Protein is Crucially Important for Bariatric Patients... Here's Why
Article By: Rachel Ignomirello, MS, RDN, CSOWM, LDN
Rachel Ignomirello is a Bariatric Dietitian and Board-Certified Specialist in Obesity and Weight Management.
Protein is an essential macronutrient and an essential part of the bariatric nutrition plan. It is made up of twenty-plus building blocks called amino acids. Just as amino acids are the building blocks of protein, proteins are the building blocks of the body. Protein is found throughout the body: muscles, skin, hair, nails, and almost every other tissue. The human body cannot make or store protein, so it is important to consume enough protein-rich foods daily.
All food made from meat, poultry, seafood, eggs, legumes, soy, nuts, and seeds are considered part of the protein food group. In the immediate period after bariatric surgery, patients must rely on protein supplements to meet their needs while allowing their new anatomy to heal. For the average bariatric patient, at least 60-80 grams of protein is needed daily. Patients must prioritize protein for these important reasons.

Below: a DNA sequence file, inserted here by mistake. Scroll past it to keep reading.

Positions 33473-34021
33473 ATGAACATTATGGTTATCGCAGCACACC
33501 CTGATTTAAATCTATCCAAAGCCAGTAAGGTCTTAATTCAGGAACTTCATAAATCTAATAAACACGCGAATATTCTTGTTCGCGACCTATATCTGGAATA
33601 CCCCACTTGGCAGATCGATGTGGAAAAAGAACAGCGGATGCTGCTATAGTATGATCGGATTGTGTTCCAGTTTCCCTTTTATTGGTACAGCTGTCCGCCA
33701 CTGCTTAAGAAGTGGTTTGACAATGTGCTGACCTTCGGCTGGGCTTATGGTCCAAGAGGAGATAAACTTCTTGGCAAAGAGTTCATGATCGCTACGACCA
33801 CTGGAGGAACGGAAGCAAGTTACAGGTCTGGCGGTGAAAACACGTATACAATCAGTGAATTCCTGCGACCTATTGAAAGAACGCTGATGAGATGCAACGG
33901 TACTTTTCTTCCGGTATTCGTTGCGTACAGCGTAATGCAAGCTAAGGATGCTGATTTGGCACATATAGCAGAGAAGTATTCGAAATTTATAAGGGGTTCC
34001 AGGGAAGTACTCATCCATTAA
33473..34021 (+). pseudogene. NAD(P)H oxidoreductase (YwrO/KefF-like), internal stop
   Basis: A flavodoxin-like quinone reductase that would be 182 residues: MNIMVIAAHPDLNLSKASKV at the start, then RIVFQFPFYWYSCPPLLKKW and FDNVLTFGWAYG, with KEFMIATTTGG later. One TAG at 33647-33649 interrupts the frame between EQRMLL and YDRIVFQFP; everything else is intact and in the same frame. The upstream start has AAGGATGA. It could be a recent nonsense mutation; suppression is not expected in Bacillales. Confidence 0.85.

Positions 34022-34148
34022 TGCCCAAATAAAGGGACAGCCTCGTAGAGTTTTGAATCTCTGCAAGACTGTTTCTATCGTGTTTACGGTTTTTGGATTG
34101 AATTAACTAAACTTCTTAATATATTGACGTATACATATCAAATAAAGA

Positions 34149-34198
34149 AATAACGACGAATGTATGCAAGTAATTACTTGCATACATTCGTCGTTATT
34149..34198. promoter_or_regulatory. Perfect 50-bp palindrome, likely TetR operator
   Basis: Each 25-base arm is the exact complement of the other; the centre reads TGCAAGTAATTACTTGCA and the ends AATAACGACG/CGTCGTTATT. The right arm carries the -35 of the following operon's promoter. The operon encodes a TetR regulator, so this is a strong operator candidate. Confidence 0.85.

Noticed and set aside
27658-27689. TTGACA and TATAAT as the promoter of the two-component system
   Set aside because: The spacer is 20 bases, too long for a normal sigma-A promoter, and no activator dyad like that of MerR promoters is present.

By having adequate protein in the diet, the body can create scar tissue that will heal the surgery. It also helps fight infection and carry oxygen through the body, which further supports healing.
Protein will help with muscle mass. Bariatric surgery reduces excess body fat, but some muscle mass may also be lost. A high-protein diet builds and maintains lean muscle. Furthermore, more muscle mass means a higher metabolic rate and more calories burned.
3) Hair and Nails
One of the proteins the body converts amino acids into is keratin, which helps strengthen hair, skin, and nails. A deficiency of protein may lead to brittle nails and hair and lackluster hair color. Some hair shedding is normal after surgery, but a high-protein diet will ensure stronger hair and nails when the growth restarts.
Research studies show that high-protein diets increase satiety and decrease hunger. This means more fullness, which may help bariatric patients reduce unnecessary snacking or overeating.
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